While reading this book, I couldn't help getting extremely bored reading all the minutia of a man's life that I didn't yet esteem or admire especially. I'm sure for a person who regards Edwards highly as a theologian would be like a kid in a candy shop reading the nitty-gritty accounts of his life.
Al
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Paul Marshall
Jul 25, 2011 Paul Marshall rated it it was amazing
Marsden is a brilliant thinker, and an eminent Edwards scholar. One will do better if one loves history and is fascinated by the Puritans. It is not an easy book to get all the way through, but as one scholar put it, "Real men read the long version!" There is an abbreviated version by Marsden for the faint of heart or short of time.

It is fascinating to watch Edwards develop from a doubter who resented God's sovereignty to someone who loved God and His design and saw and loved the beauty of creat
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Ben Fredrick
Oct 05, 2013 Ben Fredrick rated it really liked it
I have a much greater respect for Jonathan Edwards having read this book. While I've read some of Edwards' own works ("Sinners in the hands..." and Religious Affections) this book by Marsden did a marvelous job of pinning Edwards within the 18th century culture, politics, and religious climate while demonstrating Edwards' longstanding contribution to American religious life.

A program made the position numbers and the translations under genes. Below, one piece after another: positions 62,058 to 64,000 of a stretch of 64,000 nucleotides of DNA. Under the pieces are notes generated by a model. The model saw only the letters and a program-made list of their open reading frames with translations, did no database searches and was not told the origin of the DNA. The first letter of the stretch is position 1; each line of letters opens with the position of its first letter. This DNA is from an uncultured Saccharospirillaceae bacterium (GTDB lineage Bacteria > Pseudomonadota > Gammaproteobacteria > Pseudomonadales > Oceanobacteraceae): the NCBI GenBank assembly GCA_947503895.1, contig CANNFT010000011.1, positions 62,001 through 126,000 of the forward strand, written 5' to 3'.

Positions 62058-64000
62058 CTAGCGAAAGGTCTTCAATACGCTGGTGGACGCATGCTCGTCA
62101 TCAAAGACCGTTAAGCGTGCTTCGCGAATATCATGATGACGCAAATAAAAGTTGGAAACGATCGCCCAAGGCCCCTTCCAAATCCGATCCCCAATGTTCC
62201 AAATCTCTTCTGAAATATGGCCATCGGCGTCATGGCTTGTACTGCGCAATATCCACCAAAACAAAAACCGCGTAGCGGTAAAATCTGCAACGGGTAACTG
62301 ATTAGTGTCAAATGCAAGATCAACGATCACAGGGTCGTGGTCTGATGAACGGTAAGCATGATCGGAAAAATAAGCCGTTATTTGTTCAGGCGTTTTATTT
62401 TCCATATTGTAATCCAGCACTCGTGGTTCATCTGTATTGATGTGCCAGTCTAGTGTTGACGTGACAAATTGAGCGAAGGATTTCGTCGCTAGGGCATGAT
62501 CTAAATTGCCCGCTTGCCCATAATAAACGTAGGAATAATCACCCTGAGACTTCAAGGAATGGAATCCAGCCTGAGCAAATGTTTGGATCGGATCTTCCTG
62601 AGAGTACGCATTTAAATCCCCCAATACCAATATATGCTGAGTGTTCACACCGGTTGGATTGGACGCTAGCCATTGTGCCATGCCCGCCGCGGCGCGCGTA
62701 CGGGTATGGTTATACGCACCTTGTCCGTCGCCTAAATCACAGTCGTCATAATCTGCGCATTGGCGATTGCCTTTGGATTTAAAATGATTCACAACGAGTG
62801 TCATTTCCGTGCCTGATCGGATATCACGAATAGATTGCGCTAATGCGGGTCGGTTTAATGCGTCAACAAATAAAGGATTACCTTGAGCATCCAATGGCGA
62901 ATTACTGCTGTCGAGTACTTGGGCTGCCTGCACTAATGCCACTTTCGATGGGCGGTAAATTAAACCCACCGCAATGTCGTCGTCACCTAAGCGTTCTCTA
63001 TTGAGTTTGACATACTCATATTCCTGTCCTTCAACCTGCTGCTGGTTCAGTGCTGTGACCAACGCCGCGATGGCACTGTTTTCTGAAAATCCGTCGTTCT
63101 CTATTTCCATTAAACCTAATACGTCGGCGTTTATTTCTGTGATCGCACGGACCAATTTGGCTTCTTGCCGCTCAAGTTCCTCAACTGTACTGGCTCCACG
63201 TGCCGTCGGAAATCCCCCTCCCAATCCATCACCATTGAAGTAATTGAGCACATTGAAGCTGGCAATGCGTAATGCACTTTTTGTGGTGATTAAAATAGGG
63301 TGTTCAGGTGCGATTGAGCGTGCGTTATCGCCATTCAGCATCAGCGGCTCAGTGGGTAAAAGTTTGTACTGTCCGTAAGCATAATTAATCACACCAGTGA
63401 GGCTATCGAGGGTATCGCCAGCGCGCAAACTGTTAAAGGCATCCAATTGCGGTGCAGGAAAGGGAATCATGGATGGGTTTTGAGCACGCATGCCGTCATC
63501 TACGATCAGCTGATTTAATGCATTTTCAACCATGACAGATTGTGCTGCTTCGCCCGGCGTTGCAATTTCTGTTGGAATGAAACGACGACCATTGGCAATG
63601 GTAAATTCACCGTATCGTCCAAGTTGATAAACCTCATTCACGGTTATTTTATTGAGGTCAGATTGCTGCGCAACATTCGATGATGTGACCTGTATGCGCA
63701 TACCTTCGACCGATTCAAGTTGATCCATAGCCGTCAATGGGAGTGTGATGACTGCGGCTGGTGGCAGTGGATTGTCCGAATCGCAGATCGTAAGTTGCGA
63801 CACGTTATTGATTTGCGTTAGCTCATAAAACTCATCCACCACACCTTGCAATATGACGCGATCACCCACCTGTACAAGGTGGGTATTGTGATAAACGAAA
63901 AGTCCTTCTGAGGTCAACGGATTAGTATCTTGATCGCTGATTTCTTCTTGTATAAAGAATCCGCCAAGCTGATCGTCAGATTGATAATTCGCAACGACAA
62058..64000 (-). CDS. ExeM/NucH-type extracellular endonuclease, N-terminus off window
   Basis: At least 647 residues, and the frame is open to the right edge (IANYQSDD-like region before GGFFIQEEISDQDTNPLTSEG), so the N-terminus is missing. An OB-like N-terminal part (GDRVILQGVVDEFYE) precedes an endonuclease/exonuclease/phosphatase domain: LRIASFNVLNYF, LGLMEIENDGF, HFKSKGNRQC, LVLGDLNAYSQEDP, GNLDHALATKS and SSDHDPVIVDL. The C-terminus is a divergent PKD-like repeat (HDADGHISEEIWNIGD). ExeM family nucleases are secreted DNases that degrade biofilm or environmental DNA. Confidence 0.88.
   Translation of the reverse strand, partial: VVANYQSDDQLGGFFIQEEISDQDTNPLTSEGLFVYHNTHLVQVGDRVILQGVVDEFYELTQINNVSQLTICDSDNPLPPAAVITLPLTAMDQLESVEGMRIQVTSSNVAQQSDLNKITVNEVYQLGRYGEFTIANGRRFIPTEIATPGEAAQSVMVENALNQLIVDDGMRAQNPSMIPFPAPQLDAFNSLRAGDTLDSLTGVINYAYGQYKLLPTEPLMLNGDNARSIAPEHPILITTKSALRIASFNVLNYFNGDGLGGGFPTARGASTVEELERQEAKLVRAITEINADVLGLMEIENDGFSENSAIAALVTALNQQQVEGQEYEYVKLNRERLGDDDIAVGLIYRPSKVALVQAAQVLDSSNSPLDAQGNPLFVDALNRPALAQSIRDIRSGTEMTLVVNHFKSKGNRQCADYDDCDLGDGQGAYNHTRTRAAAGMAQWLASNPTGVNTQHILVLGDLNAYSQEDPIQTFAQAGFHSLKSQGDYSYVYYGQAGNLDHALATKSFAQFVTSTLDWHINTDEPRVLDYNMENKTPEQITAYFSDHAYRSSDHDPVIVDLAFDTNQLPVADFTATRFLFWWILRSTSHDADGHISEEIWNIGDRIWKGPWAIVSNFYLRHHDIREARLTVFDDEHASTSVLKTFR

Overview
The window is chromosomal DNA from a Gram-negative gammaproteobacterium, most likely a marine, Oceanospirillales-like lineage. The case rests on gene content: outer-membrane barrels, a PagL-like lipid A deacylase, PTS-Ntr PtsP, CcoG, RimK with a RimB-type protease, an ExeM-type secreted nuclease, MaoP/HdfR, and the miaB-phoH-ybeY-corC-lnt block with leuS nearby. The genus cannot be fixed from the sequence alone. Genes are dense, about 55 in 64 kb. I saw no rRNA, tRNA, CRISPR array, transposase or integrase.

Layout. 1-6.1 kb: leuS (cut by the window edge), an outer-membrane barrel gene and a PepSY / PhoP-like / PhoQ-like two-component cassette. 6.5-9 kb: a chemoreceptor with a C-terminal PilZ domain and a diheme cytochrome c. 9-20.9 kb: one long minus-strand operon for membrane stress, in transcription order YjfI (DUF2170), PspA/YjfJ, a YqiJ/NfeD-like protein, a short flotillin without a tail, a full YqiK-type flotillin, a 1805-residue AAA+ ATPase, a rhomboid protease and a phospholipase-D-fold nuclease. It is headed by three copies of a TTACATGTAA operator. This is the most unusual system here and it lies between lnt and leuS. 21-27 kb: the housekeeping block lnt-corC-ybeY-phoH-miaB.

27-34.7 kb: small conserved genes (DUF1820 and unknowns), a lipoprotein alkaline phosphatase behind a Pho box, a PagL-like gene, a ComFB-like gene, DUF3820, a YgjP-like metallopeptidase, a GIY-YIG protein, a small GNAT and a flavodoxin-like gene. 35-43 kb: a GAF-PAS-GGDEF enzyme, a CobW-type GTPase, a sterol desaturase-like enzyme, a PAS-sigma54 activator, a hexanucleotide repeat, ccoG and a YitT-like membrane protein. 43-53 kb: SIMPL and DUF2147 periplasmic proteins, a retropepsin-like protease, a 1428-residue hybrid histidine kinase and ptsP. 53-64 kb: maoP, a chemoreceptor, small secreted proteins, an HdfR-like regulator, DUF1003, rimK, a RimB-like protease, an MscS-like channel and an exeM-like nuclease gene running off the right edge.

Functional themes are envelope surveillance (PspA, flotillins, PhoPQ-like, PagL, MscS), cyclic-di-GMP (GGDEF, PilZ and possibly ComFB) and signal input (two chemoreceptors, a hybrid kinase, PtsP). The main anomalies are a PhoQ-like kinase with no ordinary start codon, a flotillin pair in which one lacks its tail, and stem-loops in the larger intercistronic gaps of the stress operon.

I don't subscribe to Edwards' viewpoints on a number of items, and I remember starting to read this book with skepticism.
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Seth
Sep 04, 2009 Seth rated it it was amazing
Shelves: christian, history
Marsden places Edwards's theology in the context of the American history that Edwards both shaped and lived. Controversy brewed almost wherever Edwards went. I am made to believe that such lives, lived so consistently out of such deeply-held theology, cannot help but cause people to wrestle with their own beliefs, often rooted in the intellectual trends of the era.
One critic of Edwards called him "the white whale of American religious history." His whole life was a sermon that would not erase it
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Oliver Pierce
May 21, 2014 Oliver Pierce rated it it was amazing
This is a monster of a book but totally worth a read. It's not only of interest if you wanting to begin getting into Jonathan Edwards; it also gives you a detailed picture of the religious landscape of early America and transformation that was going on that set the foundations for the state of American Christianity today. The book is an engaging read, many times I found myself unable to put the book down. A perfect blend of historical narrative and theology, this is book is a must read for those ...more
Vaughn
Oct 05, 2012 Vaughn rated it liked it  ·  review of another edition
This is a substantial, academic and quite thorough text. If you're looking for something a bit less academic, yet every bit as good, I recommend the following (in order or preference):